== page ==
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XIX Int ernat i onal Ast ronomy Ol ympi ad
XIX
Bi shkek Chol pon- At a, Kyrgyzst an 1221. X. 2014 , -


The Int ernat i onal Ast ronomy Ol ympi ad - si nce 1996
e- mai l : gavri l ov@i ssp. ac. ru URL: ht t p: / / i ssp. ac. ru/ i ao/










Theoretical round

Practical round

Observational round















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XI
XI International Astronomy Olympiad

- 1221. X. 2014 Bi s hkek Chol pon- At a

, - 2014 Bi s hkek Chol pon- At a, Kyrgyzs t an
.
, ,
Parameters of orbits.
Physical characteristics of some planets, Moon, Sun and Eris




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.

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.


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10
24


/
3

.
/
2


**)


Body,
Average distance to
central body
Sidereal period
(or analogous)
Orbital
inclin-
Ec-
centri-
Equat.
diameter

Mass
Av.
den-
Grav.
accelr.

Axial
Max.
magn.

Al-
Planet in
astr.
units
in
10
6
km
in
tropical
years

in
days
ation,
i
city

km

10
24
kg
sity
g/cm
3

at surf.
m/s
2

tilt From
Earth
**)
bedo



Sun
1,610
9
2,510
11
2,210
8
810
10
1392000

1989000 1,409 -26,74
m


Mercury
0,387 57,9 0,241 87,969 7,00 0,206 4 879 0,3302 5,43 3,70 0,01 0,06

Venus
0,723 108,2 0,615 224,7007 3,40 0,007 12 104 4,8690 5,24 8,87 177,36 0,78

Earth
1,000 149,6 1,000 365,2564 0,00 0,017 12 756 5,9742 5,515 9,81 23,44 0,36

Moon
0,00257 0,38440 0,0748 27,3217 5,15 0,055 3 475 0,07348 3,34 1,62 6,7 -12,7
m
0,07

Mars
1,524 227,9 1,880 686,98 1,85 0,093 6 794 0,6419 3,94 3,71 25,19 -2,0
m
0,15

Jupiter
5,204 778,6 11,862 4 332,59 1,30 0,048 142 984 1899,8 1,33 24,86 3,13 -2,7
m
0,66

Saturn
9,584 1433,7 29,458 10 759,20 2,48 0,054 120 536 568,50 0,70 10,41 26,73 0,7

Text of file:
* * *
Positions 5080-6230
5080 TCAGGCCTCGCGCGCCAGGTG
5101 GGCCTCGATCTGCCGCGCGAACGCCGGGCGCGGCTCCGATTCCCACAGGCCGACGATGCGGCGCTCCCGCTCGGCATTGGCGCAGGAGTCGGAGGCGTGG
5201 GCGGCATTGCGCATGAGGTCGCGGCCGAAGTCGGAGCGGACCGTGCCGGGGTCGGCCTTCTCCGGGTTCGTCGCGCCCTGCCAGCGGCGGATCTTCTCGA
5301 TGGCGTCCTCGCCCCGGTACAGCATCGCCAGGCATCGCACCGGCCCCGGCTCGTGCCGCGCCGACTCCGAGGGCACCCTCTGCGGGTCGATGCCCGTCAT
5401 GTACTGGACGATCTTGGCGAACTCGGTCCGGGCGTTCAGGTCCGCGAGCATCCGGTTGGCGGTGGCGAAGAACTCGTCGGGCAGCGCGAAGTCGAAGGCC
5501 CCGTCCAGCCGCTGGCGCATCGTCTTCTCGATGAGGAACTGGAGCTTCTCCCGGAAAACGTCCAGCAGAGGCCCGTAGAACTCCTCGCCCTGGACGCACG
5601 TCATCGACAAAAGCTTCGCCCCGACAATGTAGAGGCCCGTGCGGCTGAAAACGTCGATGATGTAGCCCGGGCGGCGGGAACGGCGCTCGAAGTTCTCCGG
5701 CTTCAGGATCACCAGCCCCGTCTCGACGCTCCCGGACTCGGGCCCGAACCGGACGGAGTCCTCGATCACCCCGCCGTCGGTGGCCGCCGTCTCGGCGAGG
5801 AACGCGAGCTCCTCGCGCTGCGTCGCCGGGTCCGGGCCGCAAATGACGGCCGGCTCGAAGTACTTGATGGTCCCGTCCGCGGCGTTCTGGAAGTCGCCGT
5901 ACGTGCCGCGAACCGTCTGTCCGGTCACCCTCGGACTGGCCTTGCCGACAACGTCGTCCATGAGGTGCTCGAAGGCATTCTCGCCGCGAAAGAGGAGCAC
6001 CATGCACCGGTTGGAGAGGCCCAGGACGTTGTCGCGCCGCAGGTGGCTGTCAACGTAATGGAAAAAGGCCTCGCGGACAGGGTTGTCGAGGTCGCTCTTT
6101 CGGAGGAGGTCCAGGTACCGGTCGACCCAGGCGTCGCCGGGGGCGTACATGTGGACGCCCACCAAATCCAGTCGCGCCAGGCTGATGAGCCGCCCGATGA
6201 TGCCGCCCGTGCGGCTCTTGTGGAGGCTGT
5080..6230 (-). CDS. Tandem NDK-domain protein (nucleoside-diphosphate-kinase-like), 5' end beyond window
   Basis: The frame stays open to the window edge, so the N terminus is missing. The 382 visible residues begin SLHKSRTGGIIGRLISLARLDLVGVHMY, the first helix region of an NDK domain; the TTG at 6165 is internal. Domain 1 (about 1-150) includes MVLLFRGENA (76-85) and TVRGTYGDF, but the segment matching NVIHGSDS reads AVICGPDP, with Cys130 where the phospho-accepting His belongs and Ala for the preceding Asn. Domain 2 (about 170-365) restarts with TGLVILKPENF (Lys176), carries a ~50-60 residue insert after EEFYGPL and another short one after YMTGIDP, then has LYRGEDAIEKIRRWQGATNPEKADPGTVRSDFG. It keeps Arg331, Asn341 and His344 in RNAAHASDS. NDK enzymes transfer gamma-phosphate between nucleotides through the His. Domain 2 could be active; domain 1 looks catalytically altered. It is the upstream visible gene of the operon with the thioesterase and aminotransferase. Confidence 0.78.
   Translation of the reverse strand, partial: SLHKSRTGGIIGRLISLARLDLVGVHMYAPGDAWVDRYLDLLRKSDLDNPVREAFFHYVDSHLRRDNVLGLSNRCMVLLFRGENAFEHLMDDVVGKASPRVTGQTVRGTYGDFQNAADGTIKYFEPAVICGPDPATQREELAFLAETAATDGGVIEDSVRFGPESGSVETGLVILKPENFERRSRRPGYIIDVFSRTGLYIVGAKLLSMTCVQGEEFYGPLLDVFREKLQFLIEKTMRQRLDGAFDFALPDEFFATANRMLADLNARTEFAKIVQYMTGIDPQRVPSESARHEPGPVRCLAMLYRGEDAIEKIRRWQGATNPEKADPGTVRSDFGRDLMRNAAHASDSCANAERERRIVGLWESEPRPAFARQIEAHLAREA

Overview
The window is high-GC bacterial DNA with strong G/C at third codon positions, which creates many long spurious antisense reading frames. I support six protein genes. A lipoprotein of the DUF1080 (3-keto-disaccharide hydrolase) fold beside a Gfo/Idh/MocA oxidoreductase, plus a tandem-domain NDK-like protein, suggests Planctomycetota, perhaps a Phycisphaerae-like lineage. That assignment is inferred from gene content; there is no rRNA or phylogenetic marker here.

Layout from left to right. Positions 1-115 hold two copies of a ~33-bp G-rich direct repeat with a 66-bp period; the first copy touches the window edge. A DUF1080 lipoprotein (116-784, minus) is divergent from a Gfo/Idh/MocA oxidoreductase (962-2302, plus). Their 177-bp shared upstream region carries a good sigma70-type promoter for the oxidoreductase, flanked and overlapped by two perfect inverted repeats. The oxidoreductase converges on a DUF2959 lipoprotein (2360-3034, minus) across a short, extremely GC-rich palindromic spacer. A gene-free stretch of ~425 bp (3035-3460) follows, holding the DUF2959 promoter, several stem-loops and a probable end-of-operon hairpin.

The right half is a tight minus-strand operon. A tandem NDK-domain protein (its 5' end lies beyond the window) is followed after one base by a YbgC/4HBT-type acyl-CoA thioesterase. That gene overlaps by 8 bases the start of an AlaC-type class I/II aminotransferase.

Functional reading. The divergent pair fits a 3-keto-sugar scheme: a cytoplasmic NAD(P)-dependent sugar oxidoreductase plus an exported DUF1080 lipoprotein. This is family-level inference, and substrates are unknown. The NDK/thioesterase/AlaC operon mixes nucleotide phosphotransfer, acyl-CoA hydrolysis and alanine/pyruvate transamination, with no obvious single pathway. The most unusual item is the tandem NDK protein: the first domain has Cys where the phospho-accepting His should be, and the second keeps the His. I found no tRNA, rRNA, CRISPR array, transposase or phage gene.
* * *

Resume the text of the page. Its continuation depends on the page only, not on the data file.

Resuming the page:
m
0,68

Eris
68,05 205 029 43,82 0,435 2 326 0,0167 2,52 0,7 0,96

**) .
**) For outer planets and Moon in mean opposition.























Equation of time


* Precession






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XI
XI International Astronomy Olympiad

- 1221. X. 2014 Bi s hkek Chol pon- At a

, - 2014 Bi s hkek Chol pon- At a, Kyrgyzs t an

Some constants and formulae


, c (/) 299 792 458 Speed of light in vacuum, c (m/s)
, G (
2
/
2
) 6.67410
-11
Constant of gravitation, G (Nm
2
/kg
2
)
, A (/
2
) 1367 Solar constant, A (W/m
2
)
,
H
0
(//)


71
50-100
mean value
diapason of values
Hubble parameter,
H
0
(km/s/Mpc)
, h () 6.62610
-34
Plank constant, h (Js)
, e () 1.60210
-19
Charge of electron, e (C)
, m
e
() 9.10910
-31
Mass of electron, m
e
(kg)
1836.15 Proton-to-electron ratio
, F (/) 96 485 Faraday constant, F (C/mol)
,
0
(/) 1.25710
-6
Magnetic constant,
0
(H/m)
, R (//K) 8.314 Universal gas constant, R (J/mol/K)
, k (/K) 1.38110
-23
Boltzmann constant, k (J/K)
-, o (/
2
/K
4
) 5.67010
-8
Stefan-Boltzmann constant, o (W/m
2
/K
4
)
, b (K) 0.002897 Wiens displacement constant, b (mK)
H () 6562.81 Laboratory wavelength of H ()
, T () 365.242199 Tropical year length, T (days)
() 101 325 Standard atmosphere (Pa)
1
()
19%, 0.23
m

Visible light extinction by the terrestrial
atmosphere in zenith (minimum)
() 7991 Height of homogeneous atmosphere (m)
20C, n 1.334 Refractive index of water for 20C, n
I =
2
/
5
MR
2
Moment of inertia of a solid ball
V =
4
/
3
tR
3
Volume of a ball
S = 4tR
2
Area of sphere
t 3.14159265 t
e 2.71828183 e
, 1.61803399 Golden ratio,

















Coordinates

Bishkek
-
Cholpon-Ata
( E / .. ) 74 34' 77 05'
( N / c.. ) 42 52' 42 39'

Timezone
UT+6 UT+6






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XI
XI International Astronomy Olympiad

- 1221. X. 2014 Bi s hkek Chol pon- At a

, - 2014 Bi s hkek Chol pon- At a, Kyrgyzs t an
28 28 brightest stars in the sky

RA DEC p m S C
Altair o Aql
19
h
50
m
47
s
08 52' 06" 0".195 0
m
.77 A7
Capella o Aur
05
h
16
m
41
s
45 59' 53" 0".073 0
m
.08 G5+G0
Arcturus o Boo
14
h
15
m
38
s
19 10' 57" 0".089 -0
m
.04
V
K1
Canopus o Car
06
h
23
m
57
s
-52 41' 45" 0".028 -0
m
.72 F0
Miaplacidus | Car
09
h
13
m
12
s
-69 43' 02" 0".029 1
m
.68 A2

Toliman
(Rigel Kent)
o Cen
14
h
39
m
36
s
-60 50' 07" 0".747
-0
m
.01
1
m
.33
G2
K1
Hadar | Cen
14
h
03
m
49
s
-60 22' 23" 0".009 0
m
.61 B1
Sirius o CMa
06
h
45
m
09
s
-16 42' 58" 0".375 -1
m
.46 A1